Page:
CRP is associated with several cerebrovascular diseases and cardiovascular diseases [9,10,11, 17]. Elevated CRP levels are significantly associated with poor neurological outcomes in patients with ischemic stroke [9, 10, 17]. Ischemic injury resulting from cerebral arterial occlusion manifests as acute local inflammation and changes in the levels of inflammatory cytokines [10]. In addition, the CRP measurement facilitates accurate prevention and appropriate treatment of coronary thrombotic events [11, 13]. Due to the similar vascular pathophysiology of DCI and acute myocardial infarction or ischemic stroke, the serum CRP levels might have a prognostic value in acute phase after SAH [8, 9, 11, 13]. Therefore, the serum CRP levels may be correlated with the severity of SAH as well as with poor neurological outcomes [11].

DCI is a complex, multifactorial syndrome associated with vasospasm, early brain injury, cortical spreading depression, and microthrombosis [1, 5,6,7]. Additionally, extravasated blood and early activated inflammatory pathways post-SAH trigger a cascade of reactions involving the release of pro-inflammatory and vasoactive factors [5]. Activation of the systemic immune response characterized by elevated levels of circulating cytokines results in cerebrovascular vasospasm [15]. Therefore, elevated CRP levels are linked to vasospasm and DCI after SAH [11, 13,14,15]. However, this study revealed minimal association of CRP levels with vasospasm and DCI. These associations may facilitate the accurate diagnosis of vasospasm and DCI because multimodal monitoring or routine angiography was not performed in all patients with poor-grade SAH in this study.

CRP as a continuous variable is associated with clinical prognosis [8, 13, 26]. Since CRP can increase rapidly after ruptured aneurysm, determination of only a single absolute CRP level may not reflect the severity of disease at a very early stage. In ischemic stroke, several studies reported a variation in the time points of CRP measurement for prognosis [9, 10, 17, 18]. Therefore, a serial follow-up of CRP levels rather than CRP levels at a single time point may facilitate prognostic prediction. Eventually, daily CRP measurements conducted during at least four days after SAH may be useful in predicting the outcomes. Additionally, the CRP measurements are inexpensive, readily available, consistent, and reproducible in most countries [21]. Daily measurements of CRP levels may also facilitate the monitoring of the course of severe sepsis in patients [21]. Changes in CRP concentrations are correlated with outcomes of severe septic patients [21]. However, they were not associated with neurological outcomes of SAH patients in this study.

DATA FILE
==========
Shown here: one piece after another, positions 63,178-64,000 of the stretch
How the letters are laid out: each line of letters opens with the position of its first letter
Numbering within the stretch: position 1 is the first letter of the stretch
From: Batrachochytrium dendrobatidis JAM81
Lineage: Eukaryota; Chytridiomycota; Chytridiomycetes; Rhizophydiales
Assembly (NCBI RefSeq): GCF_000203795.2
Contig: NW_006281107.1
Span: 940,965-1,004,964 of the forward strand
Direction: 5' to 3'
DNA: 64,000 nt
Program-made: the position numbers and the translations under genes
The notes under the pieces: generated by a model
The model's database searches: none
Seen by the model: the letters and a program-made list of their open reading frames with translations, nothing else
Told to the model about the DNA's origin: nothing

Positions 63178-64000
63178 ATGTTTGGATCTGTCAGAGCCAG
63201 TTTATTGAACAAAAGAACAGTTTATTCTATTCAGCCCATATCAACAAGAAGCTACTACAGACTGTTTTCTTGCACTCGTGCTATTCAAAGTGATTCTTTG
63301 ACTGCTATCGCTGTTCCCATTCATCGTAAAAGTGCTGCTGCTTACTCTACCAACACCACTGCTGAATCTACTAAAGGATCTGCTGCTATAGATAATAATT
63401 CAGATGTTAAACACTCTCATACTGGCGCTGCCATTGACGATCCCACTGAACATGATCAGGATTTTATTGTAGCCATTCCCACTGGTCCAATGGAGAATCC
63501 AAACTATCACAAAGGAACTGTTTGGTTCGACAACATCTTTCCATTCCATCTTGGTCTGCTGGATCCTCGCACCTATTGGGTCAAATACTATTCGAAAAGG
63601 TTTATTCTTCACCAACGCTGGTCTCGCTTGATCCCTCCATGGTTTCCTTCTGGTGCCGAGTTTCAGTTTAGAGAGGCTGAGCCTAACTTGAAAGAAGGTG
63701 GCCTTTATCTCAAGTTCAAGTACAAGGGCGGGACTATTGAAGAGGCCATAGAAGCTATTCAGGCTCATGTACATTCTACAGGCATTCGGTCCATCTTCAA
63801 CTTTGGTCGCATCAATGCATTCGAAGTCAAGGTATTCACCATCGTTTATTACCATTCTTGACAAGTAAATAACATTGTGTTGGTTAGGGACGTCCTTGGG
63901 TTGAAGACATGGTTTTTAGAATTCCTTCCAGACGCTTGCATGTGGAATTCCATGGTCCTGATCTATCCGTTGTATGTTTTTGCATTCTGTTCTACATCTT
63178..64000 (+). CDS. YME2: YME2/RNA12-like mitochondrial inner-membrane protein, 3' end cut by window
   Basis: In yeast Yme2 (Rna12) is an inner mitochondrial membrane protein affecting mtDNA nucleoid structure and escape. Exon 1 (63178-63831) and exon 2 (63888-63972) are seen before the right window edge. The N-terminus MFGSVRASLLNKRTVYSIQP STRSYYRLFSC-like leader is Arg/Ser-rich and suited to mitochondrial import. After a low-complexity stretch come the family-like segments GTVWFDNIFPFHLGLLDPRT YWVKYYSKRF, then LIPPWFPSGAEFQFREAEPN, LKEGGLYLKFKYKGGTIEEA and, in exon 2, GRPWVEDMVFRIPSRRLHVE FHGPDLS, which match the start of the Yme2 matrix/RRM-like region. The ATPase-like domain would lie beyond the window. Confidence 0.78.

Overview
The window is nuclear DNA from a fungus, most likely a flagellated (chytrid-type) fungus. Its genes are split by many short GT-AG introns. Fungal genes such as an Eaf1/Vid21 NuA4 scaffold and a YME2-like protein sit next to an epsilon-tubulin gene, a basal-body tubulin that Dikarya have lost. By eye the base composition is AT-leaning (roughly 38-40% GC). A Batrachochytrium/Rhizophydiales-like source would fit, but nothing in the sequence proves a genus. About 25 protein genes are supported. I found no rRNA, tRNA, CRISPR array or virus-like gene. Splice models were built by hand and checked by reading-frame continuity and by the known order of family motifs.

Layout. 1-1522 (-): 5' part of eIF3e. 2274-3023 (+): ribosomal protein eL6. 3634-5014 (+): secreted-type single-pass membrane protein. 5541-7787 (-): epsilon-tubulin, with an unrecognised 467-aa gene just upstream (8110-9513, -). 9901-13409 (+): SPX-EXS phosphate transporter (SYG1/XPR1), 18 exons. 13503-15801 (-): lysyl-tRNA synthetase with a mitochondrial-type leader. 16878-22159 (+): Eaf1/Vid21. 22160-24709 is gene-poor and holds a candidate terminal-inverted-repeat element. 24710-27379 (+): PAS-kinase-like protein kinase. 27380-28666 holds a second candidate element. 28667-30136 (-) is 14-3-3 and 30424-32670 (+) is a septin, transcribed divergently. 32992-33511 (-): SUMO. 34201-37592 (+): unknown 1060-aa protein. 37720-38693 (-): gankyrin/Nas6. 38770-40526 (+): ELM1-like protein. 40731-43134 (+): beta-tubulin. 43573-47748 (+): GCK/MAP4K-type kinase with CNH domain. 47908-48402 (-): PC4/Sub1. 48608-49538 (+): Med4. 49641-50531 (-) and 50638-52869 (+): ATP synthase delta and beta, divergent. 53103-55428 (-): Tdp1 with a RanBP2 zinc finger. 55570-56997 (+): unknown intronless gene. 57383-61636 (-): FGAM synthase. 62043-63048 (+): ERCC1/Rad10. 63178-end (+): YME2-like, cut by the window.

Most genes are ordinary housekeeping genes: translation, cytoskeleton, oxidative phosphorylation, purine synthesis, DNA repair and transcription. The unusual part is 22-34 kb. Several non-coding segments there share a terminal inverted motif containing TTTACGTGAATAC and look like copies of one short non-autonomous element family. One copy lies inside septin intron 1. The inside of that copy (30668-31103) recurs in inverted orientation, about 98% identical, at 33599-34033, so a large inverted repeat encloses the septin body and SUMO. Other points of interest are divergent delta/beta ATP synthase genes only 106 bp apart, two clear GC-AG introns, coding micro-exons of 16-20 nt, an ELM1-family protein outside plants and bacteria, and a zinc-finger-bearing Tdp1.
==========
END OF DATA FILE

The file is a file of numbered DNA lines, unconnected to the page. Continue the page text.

In this study, surgical clipping was a confounding factor, which affected the prediction of neurological outcomes of SAH patients in this study. Trauma or surgical stress also increases the CRP levels [8]. Therefore, elevated CRP levels related to surgical clipping might skew the prognosis of clinical outcomes. In this study, the measurement of CRP was not significantly associated with poor neurological outcomes in SAH patients who underwent surgical clipping. Eventually, in SAH patients without surgical clipping, the maximal CRP levels within four days were significantly associated with poor neurological outcomes.

This study has several limitations. First, it was a retrospective review of medical records. A few data of CRP values were missing. The GOS was also retrospectively determined based on medical records. However, a consensus following discussion by two independent specialists might have attenuated the bias partially. Second, the non-randomized nature of the registry data might have resulted in selection bias. Third, vasospasm was mostly diagnosed by transcranial Doppler rather than via CT angiography or digital subtraction angiography. Although transcranial Doppler is a non-invasive monitoring tool for cerebral vasospasm, it has a limited diagnostic ability [28]. Additionally, the diagnosis of DCI was retrospectively established based on medical records. Brain magnetic resonance imaging was not used routinely to detect silent cerebral infarction after SAH, which may have limited the detection of vasospasm and DCI in this study. Fourth, the CRP levels might be increased in patients with chronic inflammatory diseases and neurodegenerative diseases [29]. Although we excluded patients with severely neurodegenerative diseases and chronic neurological abnormality, we could not exclude patients with mild or undiagnosed illness. Finally, our study has limited statistical power due to its small sample size. Prospective large-scale studies are needed to confirm the usefulness of early serial measurement of CRP in predicting neurological outcomes of patients with SAH to obtain evidence-based conclusions.